At an international level, the disruptions caused by the lengthening of the war in Ukraine keep translating into high commodity prices –especially energy– and supplies in general. Additional pressures are derived from the closure of ports and factories in China that imply higher transportation costs and volatility in inventories, as well as general disruptions in production. On the supply side, this translates into a more complicated environment for imports, as mentioned previously. Further ahead, this have permeated the IMEF’s manufacturing PMI, which moderated its rate of expansion in May and was biased downwards in all its components. Although these factors show signs of deterioration, we believe the behavior of imports could continue showing some resiliency, only moderating the pace of expansion, and still helped by the current slack in terms of the recovery. Lastly, we remain cautious about the increased perception of the likelihood of a recession in the US, which, if it materializes, will add additional pressures domestically, impacting exports and industrial activity.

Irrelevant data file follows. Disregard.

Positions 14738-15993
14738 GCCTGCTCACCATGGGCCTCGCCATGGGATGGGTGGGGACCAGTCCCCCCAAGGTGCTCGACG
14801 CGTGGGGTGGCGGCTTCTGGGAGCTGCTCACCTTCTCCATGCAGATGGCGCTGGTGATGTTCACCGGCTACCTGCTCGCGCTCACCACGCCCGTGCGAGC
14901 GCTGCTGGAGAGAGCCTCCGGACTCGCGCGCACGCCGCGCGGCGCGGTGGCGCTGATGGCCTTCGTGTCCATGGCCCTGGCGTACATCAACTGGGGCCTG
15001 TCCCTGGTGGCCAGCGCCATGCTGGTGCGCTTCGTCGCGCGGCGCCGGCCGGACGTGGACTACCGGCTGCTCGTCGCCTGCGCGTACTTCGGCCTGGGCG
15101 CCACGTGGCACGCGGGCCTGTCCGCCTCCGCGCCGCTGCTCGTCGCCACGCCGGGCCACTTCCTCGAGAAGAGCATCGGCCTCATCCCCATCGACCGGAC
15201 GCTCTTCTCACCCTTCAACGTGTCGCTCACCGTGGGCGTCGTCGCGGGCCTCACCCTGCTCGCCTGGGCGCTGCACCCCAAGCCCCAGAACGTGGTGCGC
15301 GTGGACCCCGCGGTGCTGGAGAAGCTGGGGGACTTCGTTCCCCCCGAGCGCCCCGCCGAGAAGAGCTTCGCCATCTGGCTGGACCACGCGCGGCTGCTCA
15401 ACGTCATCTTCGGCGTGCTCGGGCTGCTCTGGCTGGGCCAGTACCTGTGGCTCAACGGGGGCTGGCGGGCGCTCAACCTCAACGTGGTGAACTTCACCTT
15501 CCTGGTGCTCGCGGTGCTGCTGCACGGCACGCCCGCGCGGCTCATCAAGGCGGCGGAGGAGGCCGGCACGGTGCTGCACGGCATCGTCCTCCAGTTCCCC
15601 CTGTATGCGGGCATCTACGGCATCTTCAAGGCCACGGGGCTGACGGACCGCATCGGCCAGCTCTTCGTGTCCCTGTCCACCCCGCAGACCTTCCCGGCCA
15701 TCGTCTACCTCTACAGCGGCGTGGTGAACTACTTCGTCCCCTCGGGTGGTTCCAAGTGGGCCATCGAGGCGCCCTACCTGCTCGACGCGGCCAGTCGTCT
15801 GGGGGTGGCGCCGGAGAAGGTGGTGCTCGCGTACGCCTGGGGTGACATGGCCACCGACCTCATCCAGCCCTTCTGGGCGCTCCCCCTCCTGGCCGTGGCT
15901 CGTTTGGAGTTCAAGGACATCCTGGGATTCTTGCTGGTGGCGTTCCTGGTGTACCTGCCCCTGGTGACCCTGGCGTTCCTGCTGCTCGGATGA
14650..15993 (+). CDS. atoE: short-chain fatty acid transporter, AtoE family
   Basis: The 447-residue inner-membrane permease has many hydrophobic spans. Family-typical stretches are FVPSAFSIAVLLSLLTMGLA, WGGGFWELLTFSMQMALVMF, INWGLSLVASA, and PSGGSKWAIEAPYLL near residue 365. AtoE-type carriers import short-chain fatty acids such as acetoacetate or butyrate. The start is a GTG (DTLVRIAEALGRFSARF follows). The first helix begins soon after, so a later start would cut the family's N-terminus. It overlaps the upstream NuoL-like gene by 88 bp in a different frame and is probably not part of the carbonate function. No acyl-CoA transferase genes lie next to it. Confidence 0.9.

Locally, so far in 2Q22, inflation has not been contained significantly –despite favorable seasonality, as well as maximum prices and energy subsidies–, with many pressures at the core component. In our view, this will continue for the rest of the period and will extend at least to the third quarter. In that sense, we believe this is the main challenge for consumption. However, this could keep growing driven by the strength in fundamentals such as employment and wages, remittances and banking credit. On the other hand, investment and government spending would be the components with the lowest growth, considering the most challenging base effect. However, we do not rule out that some momentum can be maintained given the period before the elections, where additional support is typically seen, as well as efforts to continue with key works of the federal government. Thus, we think aggregate demand will continue to recover, although at a slower pace than in 1Q22.